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I need a solution to send the OLD password of a customer who click and enter his email address in Forgot your password page. The default email template send just a link inviting the customer to reset his password at the site's page.

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    The passwords are hashed. There is no (usable) way of de-hashing them. – Marius Nov 3 '13 at 8:35
  • Magento CE stores the password using a one way MD5 hash. It is not reversible encryption. Any website that can send the user their password is usually storing it as plaintext and is a hacker magnet. Asking for this is indicating your website has no security. – Fiasco Labs Nov 4 '13 at 0:52
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The current password of a given user cannot be retrieved from the database. Community Edition uses a salted md5 hash and Enterprise a salted sha256 hash. I.e. It's not encrypted, it's an irreversible hash which the users input is hashed and then matched against when logging in to verify validity.

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This can be done by resetting the password through the backend Customers > Manage customers > [choose customer] > Account information > Password management.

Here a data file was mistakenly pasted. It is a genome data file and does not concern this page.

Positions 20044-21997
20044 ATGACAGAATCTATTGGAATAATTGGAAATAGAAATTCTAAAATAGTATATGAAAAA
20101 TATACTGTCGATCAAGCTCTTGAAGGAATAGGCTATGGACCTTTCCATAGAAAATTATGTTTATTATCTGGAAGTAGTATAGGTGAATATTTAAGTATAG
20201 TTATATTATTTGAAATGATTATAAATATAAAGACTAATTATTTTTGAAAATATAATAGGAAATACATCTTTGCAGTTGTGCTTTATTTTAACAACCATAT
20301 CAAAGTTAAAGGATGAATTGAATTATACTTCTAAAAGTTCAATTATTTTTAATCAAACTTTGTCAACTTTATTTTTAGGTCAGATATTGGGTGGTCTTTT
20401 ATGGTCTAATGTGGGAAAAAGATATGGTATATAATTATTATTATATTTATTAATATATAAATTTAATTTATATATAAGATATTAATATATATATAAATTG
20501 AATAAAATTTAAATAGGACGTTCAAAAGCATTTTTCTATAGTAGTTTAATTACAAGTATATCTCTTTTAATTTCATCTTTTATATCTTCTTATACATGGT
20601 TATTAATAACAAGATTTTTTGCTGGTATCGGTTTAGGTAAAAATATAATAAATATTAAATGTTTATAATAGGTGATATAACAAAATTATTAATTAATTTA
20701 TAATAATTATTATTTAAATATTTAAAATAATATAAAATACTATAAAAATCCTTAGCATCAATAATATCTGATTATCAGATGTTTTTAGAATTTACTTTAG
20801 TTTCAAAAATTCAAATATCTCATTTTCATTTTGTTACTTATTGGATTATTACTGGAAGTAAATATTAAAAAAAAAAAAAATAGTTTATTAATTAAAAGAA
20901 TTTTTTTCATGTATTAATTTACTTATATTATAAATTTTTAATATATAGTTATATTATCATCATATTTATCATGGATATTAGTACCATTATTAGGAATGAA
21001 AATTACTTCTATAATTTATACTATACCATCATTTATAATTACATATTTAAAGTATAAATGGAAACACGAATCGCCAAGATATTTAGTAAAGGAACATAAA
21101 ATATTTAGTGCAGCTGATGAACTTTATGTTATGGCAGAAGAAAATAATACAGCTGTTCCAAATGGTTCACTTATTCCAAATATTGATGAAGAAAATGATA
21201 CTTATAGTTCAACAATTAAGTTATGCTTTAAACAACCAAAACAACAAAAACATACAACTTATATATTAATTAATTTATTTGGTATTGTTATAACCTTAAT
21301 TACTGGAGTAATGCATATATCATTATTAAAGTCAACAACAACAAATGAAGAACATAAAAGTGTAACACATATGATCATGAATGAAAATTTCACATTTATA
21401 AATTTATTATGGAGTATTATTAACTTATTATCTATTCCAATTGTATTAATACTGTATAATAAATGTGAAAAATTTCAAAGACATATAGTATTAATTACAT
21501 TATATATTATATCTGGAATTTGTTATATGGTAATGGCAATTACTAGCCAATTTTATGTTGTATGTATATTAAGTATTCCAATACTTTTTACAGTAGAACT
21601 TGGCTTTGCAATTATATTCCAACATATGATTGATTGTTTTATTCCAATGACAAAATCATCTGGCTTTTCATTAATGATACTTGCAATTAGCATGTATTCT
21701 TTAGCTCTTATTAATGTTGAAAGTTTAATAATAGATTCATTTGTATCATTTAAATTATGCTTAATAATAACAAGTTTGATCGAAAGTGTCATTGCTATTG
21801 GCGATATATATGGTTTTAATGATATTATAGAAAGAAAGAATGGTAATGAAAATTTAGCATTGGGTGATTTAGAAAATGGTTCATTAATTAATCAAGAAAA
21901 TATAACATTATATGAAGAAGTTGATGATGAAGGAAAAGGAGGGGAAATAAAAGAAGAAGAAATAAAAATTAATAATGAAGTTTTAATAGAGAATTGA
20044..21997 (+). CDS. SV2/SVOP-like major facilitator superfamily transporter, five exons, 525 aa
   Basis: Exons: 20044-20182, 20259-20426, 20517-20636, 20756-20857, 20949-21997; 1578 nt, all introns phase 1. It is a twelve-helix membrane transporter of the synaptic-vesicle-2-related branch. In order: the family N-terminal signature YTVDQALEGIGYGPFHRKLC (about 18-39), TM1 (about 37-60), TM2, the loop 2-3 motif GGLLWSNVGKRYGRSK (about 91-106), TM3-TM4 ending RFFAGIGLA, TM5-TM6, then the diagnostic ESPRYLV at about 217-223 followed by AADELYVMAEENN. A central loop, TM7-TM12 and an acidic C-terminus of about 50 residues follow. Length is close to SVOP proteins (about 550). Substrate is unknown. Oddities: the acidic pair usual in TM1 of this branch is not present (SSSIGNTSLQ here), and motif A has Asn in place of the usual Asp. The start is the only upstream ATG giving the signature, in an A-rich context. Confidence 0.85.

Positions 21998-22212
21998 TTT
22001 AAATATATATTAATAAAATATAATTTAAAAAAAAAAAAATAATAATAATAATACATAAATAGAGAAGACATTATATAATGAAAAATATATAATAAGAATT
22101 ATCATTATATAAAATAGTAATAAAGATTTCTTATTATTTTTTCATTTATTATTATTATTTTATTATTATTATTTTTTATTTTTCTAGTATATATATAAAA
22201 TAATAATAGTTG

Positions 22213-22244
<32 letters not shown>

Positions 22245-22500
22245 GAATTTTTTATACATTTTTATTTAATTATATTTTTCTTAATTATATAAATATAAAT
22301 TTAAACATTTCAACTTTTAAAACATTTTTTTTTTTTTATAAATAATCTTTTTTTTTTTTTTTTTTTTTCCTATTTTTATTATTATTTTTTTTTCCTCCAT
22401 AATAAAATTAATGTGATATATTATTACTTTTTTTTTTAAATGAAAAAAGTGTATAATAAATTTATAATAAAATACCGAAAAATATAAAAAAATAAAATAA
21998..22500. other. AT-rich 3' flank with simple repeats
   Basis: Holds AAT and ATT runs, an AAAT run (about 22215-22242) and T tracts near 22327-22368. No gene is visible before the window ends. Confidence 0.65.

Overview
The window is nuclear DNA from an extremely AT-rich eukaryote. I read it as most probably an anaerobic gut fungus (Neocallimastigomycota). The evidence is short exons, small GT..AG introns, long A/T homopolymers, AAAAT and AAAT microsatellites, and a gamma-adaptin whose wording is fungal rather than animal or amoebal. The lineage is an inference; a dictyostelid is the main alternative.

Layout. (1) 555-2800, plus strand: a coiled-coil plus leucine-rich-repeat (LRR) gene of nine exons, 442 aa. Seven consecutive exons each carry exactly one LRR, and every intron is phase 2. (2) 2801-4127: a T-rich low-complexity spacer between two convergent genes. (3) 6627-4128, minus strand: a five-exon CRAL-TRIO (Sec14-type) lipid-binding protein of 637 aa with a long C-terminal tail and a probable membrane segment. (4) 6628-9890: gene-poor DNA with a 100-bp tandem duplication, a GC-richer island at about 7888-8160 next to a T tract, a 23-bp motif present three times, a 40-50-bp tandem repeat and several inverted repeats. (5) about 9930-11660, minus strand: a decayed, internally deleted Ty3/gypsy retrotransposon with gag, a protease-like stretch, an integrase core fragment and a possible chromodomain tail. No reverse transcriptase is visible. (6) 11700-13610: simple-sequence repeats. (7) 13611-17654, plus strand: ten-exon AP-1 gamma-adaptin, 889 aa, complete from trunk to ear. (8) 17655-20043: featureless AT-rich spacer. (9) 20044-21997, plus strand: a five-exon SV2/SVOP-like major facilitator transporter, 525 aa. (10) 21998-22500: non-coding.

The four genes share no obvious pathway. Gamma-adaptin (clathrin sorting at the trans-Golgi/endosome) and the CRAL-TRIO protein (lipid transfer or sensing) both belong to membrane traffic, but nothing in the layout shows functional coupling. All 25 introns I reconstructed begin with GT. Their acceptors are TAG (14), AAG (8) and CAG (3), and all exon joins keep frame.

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  • Thanks, but it is not what I am looking for. I need a solution to send the OLD password of a customer who click and enter his email address in Forgot your password page. The default email template send just a link inviting the customer to reset his password at the site's page. – capola Nov 3 '13 at 8:15
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    Since the old password is hashed with md5 before storing in the database this will not be possible. – Sander Mangel Nov 3 '13 at 8:42
  • I guess if I choose in Password Options>Forgot Email Template a Remind Password template, a NEW auto generated password will be send? – capola Nov 3 '13 at 8:51
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    the template is not of influence of the password that is sent. It's just the design for the email. As there is no way to decrypt the passwords from the DB recovering a password will alway be a newly chosen/generated password – Sander Mangel Nov 3 '13 at 9:12
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It is not possible to send the old password.

Recovering the old password might be userfriendly for your customers, but from a security point of view it's the best if the password can't be calculated back again and a new one will be generated. Just imagine someone retrieves access to your database - he/she could decrypt all passwords of your customers (which, might be used by them on other websites too...).

  • Or worse, stored as plaintext, no need for any effort to get the keys to the customer's kingdom, given the way they reuse the some old thing everywhere. – Fiasco Labs Nov 4 '13 at 0:54

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